Nov. 28 2016 09:00 AM

Catching up with a food fad is a matter of providing a product that’s convenient, tasty, and healthy.

Out with the old and in with the new. That’s the nature of food fads. Perhaps one of the best examples of this truth is the explosion in popularity of Greek yogurt. The debut of this super food shoved aside bland cartons of plain yogurt for exciting new flavors and mix-ins to make it one of the biggest up-and-coming super foods. For an economic perspective of the rise of Greek yogurt, simply look at the 2009 market share of the product. At that time, Greek yogurt sales by volume made up only two percent of total yogurt sales. By 2012, that percentage was 34 percent. Talk about a food fad.

The question is can other dairy products follow Greek yogurt’s lead?

Cottage cheese has been a stagnant market for several decades holding pretty steady around $1.1 billion in sales and accounting for around two percent of total dairy sales. In the dairy case, many a consumer overlooks the product for other, more flashy health food options.

In a recent The Wall Street Journal article, the general manager of 301 Inc., which is the venture-capital arm of General Mills, summed cottage cheese’s roll in the dairy case as “flyover country.” Cottage cheese hasn’t given anyone a reason to stop and check it out.

So, what would a cottage cheese comeback look like?

New packaging is a focus for some cottage cheese marketers that have moved the product into serving sized containers. Other marketers have added flavorings such as fruit or spices to give the otherwise flat dairy ingredient some life.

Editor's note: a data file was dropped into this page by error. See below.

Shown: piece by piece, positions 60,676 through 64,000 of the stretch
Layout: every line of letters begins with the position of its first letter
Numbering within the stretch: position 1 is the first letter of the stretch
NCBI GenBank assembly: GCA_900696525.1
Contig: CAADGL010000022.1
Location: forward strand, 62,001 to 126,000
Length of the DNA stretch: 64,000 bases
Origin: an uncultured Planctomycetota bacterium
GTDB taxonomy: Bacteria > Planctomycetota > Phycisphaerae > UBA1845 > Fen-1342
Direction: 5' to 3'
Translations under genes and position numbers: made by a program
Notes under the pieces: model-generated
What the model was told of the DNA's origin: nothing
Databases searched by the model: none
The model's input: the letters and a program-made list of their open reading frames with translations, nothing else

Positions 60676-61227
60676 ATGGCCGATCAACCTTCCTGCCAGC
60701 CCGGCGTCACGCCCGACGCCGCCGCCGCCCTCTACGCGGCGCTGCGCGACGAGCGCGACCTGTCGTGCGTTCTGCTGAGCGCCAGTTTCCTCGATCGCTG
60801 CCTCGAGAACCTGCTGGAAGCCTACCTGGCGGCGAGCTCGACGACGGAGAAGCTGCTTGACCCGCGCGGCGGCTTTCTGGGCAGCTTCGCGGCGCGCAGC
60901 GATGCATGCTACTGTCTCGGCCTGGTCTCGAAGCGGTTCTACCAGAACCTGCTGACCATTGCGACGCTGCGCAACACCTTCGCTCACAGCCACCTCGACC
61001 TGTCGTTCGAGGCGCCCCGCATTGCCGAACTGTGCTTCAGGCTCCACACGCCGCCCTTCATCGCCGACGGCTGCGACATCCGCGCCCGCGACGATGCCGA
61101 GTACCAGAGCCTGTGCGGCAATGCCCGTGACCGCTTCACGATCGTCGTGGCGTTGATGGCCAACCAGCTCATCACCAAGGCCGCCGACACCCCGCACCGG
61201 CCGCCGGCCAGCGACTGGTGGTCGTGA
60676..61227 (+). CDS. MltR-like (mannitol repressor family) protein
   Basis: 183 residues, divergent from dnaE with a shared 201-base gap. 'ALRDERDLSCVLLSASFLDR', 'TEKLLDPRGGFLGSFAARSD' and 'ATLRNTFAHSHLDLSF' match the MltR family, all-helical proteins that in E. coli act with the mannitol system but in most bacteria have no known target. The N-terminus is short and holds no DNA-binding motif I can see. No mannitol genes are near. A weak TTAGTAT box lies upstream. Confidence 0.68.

The upside for cottage cheese could be exciting as it offers more protein and less sugar than Greek yogurts tend to. That being said, it also comes with the downside of a substantial amount of sodium.

Only time will tell if cottage cheese can mount a comeback. Even more important to the dairy industry will be to discover if cottage cheese can create a market space of its own or if it will simply leach off the markets of other dairy options.

Maggie Seiler

The author is an associate editor. She covers feeding and nutrition, youth activities and heads up the World Dairy Expo Supplement. Maggie was raised on a 150-cow dairy near Valley Center, Kansas, and graduated from Kansas State University with degrees in agricultural communications and animal sciences.